Flying Tent sleeps in or below the trees and doubles as a poncho

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Hanging out in the Flying Tent

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A camping hammock with extra utility, the Flying Tent from Austrian startup Startraveller Equipment GmbH lets you better react to the weather and terrain. It can hang lazily from the trees, stand up on the ground, and drape over you as a poncho. And it pitches in as few as seven seconds so that you can get out of the cold and wet in a hurry.

Camping hammocks and tree tents have been hitting the market like crazy over the past several years. New hammock tent products like the Nube and Draumr have been joined by what could be called tree-suspended tents or canvas tree houses, like those from Tentsile. If you don't like the hard, bumpy ground, there's no reason to sleep there - opt for a shelter that straps to a couple tree trunks and leave the ground behind.

While its name sounds more like a Tentsile-style tree tent, the new Flying Tent is definitely a camping hammock by design, as it can be used as a traditional open hammock or enclosed with the included all-in-one tent system. The zip-on tent component features mosquito netting, a retractable rain fly and integrated hoop poles at the ends for structure. The camper can sleep with the rain fly off for breezy ventilation or with it closed for better weather protection.

Looking at the fully enclosed Flying Tent, it's a bit reminiscent of a hanging bivouac sack or one-person pop-up tent (something like the Catoma IBNS), and it is basically just that. The Flying Tent can drop down from the trees and stake out on the ground, providing a weatherproof shelter for one. This way, if you're out in the desert or there are otherwise no properly spaced trees around, you can still camp out in your Flying Tent.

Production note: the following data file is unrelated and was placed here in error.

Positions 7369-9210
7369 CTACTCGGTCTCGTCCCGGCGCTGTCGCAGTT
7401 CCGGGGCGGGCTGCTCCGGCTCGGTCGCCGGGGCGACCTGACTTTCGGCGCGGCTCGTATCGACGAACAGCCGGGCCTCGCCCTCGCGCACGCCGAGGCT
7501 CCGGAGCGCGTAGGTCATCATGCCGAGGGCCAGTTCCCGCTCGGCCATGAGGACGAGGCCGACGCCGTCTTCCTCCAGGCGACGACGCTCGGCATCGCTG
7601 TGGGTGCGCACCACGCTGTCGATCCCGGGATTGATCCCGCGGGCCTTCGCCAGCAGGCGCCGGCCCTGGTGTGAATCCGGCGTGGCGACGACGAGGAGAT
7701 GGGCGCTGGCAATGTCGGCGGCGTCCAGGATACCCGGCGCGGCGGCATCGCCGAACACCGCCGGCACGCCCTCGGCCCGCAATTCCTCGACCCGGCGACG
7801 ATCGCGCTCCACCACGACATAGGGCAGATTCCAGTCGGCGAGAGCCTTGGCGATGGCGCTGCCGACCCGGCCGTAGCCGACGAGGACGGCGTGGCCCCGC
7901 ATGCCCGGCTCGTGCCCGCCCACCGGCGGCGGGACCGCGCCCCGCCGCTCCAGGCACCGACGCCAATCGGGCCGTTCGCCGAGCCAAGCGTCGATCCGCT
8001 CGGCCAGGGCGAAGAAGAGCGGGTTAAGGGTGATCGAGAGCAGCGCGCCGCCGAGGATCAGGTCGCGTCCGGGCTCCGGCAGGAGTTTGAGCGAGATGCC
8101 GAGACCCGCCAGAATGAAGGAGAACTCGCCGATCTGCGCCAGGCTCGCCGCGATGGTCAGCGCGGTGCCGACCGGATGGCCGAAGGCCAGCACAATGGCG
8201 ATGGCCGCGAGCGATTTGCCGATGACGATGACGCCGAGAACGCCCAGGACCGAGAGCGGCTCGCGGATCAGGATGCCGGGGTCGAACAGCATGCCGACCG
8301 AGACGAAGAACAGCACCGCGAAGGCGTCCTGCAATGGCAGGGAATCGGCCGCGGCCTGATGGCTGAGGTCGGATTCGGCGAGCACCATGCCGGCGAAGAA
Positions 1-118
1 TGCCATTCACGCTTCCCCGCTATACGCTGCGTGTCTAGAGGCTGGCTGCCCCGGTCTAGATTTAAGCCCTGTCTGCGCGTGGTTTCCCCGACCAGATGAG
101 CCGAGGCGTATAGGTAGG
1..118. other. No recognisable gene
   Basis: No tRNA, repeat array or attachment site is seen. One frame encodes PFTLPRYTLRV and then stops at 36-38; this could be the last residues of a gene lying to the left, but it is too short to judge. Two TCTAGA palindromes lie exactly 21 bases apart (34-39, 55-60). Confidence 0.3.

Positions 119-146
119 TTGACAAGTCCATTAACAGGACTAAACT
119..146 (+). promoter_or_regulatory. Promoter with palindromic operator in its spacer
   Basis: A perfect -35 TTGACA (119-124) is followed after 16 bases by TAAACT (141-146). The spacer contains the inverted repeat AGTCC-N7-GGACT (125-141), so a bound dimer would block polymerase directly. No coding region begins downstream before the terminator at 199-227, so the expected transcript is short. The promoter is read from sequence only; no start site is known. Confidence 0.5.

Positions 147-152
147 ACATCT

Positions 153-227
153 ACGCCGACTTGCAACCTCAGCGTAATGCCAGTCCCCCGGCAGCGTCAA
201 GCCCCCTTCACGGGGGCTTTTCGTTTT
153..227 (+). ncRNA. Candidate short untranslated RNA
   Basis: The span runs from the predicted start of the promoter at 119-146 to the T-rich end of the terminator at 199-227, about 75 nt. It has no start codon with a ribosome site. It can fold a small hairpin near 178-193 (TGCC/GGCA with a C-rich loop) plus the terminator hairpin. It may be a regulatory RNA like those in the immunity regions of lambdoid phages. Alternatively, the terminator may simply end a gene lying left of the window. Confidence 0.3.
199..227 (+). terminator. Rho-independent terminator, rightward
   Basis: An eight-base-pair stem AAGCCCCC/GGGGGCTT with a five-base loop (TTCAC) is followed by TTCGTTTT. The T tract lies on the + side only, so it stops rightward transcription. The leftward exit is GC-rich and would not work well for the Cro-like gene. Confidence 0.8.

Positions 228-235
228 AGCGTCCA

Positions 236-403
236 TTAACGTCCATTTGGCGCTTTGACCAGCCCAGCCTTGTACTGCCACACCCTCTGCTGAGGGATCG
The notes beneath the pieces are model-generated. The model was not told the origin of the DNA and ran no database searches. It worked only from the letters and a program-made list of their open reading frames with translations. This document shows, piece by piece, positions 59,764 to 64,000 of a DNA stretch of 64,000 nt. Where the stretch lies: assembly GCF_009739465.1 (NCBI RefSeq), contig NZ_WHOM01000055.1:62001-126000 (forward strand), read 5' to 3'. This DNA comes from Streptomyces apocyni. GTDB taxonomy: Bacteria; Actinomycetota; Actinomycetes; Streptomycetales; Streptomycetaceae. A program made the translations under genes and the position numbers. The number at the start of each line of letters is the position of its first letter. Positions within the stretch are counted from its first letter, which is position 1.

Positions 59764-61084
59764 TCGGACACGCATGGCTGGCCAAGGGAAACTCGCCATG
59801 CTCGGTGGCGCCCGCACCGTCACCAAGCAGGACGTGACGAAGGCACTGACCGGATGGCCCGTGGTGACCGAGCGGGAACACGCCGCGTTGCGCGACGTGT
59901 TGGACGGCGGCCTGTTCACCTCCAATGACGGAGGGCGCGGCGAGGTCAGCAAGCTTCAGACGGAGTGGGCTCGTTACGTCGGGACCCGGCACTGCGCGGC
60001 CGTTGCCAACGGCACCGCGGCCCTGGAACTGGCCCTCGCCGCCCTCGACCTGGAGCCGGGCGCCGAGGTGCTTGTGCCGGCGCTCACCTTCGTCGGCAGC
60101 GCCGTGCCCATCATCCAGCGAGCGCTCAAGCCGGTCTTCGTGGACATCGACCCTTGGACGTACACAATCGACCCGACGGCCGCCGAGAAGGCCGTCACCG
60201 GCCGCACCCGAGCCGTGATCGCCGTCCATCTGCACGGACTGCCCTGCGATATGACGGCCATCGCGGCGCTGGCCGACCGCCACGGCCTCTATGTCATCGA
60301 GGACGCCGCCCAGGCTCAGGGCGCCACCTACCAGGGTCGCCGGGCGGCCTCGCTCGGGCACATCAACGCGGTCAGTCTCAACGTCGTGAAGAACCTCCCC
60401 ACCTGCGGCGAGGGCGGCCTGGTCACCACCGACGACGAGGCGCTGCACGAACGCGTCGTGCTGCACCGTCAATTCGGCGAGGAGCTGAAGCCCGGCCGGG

To ensure that you can set up camp as quickly as possible, the Flying Tent relies on its integrated fiberglass poles to basically pop into shape, working similarly to pop-up tents like the Cinch. Assuming you already have the upper tent component zipped to the hammock, you just pull it out of its carry case and clip it to the tree straps or stake it to the ground. Startraveller says it'll pitch in seven seconds flat, but we're guessing it'll take the average user a little longer to get things fully set up, especially when dealing with tree straps. Whatever the case, it should be easier and quicker than pitching a more traditional tent with multi-segment poles.

The Flying Tent is not the first hammock-tent/ground bivy combo we've seen, but it looks like a much smoother design than the Alpine Hammock we covered back in 2012. It also has an extra trick up its sleeve. The hammock portion serves as a poncho, complete with a hood, drawcord length adjustment and zippered pockets. So wear your hammock to escape the rain, then string it up in the trees or set it up as a ground tent, it's a pretty versatile piece of gear.

The Flying Tent packs down into a thin, arched case measuring 15.7 x 13.4 x 1.6 in (40 x 34 x 4 cm). If it doesn't fit comfortably in your backpack, it can be strapped to the outside, as Startraveller shows in its materials. At 2.6 lb (1.2 kg), it's light enough to use for things like backpacking and bikepacking, though it's not the lightest of the ultralight when it comes to one-person shelters. The packed tent can even be used as a ground cushion to keep you cleaner when sitting at camp.

Startraveller is raising money on Kickstarter now and things are going quite well, it says that it reached its US$20,000 goal within the first 24 hours, and it's more than tripled that goal as of writing. The early bird models have been snapped up, but Kickstarters will still find the tent at pledge levels of €149 ($170), a healthy discount on the estimated €279 ($316) retail price. The tent comes with the tree straps, tent stakes and other accompanying hardware and ships anywhere in the world. Deliveries will begin in July, assuming everything moves along as planned.

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